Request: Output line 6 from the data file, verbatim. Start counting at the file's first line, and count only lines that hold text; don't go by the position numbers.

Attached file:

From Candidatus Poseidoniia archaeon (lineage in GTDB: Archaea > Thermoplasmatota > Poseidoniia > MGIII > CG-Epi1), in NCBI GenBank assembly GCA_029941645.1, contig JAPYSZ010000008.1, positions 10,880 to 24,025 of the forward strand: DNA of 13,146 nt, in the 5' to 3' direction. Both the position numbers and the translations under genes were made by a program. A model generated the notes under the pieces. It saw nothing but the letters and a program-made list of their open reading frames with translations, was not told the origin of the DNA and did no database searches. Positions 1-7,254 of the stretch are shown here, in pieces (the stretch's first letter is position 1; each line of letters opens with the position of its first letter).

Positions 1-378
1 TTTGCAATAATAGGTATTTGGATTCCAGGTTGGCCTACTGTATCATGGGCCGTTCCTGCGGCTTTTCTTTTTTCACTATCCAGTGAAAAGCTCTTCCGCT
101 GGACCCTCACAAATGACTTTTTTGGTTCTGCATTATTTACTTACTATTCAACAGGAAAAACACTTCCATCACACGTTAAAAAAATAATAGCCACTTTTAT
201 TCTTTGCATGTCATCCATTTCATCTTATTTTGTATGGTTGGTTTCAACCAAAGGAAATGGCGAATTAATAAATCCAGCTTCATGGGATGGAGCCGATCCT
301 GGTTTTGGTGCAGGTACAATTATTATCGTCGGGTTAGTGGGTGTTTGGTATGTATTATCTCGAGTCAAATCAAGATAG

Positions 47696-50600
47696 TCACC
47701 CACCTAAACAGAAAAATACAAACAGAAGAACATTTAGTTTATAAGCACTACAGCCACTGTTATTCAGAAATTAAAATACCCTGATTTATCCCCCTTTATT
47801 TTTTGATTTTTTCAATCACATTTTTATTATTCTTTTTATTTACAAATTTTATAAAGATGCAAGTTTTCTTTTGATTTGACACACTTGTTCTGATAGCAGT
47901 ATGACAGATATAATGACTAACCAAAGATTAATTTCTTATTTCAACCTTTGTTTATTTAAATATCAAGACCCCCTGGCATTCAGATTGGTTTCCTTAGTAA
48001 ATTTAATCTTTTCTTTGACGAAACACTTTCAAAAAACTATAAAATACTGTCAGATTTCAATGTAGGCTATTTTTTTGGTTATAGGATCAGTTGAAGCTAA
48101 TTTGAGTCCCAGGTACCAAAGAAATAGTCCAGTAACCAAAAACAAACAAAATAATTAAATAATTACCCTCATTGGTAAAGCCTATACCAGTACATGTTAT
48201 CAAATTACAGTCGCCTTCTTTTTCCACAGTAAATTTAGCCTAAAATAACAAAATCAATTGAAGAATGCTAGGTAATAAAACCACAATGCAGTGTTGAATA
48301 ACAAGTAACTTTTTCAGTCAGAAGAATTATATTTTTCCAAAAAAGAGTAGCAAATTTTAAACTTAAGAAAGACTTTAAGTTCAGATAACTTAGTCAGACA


301 GGTTTTGGTGCAGGTACAATTATTATCGTCGGGTTAGTGGGTGTTTGGTATGTATTATCTCGAGTCAAATCAAGATAG